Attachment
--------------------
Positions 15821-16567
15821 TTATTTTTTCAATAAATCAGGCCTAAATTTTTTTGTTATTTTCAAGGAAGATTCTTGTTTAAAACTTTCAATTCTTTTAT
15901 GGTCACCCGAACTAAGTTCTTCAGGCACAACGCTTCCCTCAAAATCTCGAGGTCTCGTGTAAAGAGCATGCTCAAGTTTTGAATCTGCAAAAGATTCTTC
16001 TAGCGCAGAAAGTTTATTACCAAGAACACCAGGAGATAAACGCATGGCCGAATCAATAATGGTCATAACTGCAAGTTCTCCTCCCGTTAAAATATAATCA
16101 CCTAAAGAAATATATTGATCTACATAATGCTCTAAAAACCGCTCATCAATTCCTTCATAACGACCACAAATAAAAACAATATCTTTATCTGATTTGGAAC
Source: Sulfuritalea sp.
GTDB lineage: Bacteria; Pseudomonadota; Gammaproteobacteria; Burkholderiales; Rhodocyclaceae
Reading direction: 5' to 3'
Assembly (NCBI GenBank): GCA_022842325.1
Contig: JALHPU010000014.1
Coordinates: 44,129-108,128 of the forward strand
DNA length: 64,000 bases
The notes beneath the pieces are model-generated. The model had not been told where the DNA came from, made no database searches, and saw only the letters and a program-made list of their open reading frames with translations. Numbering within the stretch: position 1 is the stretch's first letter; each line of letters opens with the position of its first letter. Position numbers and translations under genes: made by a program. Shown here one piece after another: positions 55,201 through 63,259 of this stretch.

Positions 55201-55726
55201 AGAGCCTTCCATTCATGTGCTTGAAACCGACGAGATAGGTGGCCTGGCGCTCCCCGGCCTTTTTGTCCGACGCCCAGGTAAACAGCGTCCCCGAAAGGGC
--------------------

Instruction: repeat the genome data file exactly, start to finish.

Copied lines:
Positions 15821-16567
15821 TTATTTTTTCAATAAATCAGGCCTAAATTTTTTTGTTATTTTCAAGGAAGATTCTTGTTTAAAACTTTCAATTCTTTTAT
15901 GGTCACCCGAACTAAGTTCTTCAGGCACAACGCTTCCCTCAAAATCTCGAGGTCTCGTGTAAAGAGCATGCTCAAGTTTTGAATCTGCAAAAGATTCTTC
16001 TAGCGCAGAAAGTTTATTACCAAGAACACCAGGAGATAAACGCATGGCCGAATCAATAATGGTCATAACTGCAAGTTCTCCTCCCGTTAAAATATAATCA
16101 CCTAAAGAAATATATTGATCTACATAATGCTCTAAAAACCGCTCATCAATTCCTTCATAACGACCACAAATAAAAACAATATCTTTATCTGATTTGGAAC
Source: Sulfuritalea sp.
GTDB lineage: Bacteria; Pseudomonadota; Gammaproteobacteria; Burkholderiales; Rhodocyclaceae
Reading direction: 5' to 3'
Assembly (NCBI GenBank): GCA_022842325.1
Contig: JALHPU010000014.1
Coordinates: 44,129-108,128 of the forward strand
DNA length: 64,000 bases
The notes beneath the pieces are model-generated. The model had not been told where the DNA came from, made no database searches, and saw only the letters and a program-made list of their open reading frames with translations. Numbering within the stretch: position 1 is the stretch's first letter; each line of letters opens with the position of its first letter. Position numbers and translations under genes: made by a program. Shown here one piece after another: positions 55,201 through 63,259 of this stretch.

Positions 55201-55726
55201 AGAGCCTTCCATTCATGTGCTTGAAACCGACGAGATAGGTGGCCTGGCGCTCCCCGGCCTTTTTGTCCGACGCCCAGGTAAACAGCGTCCCCGAAAGGGC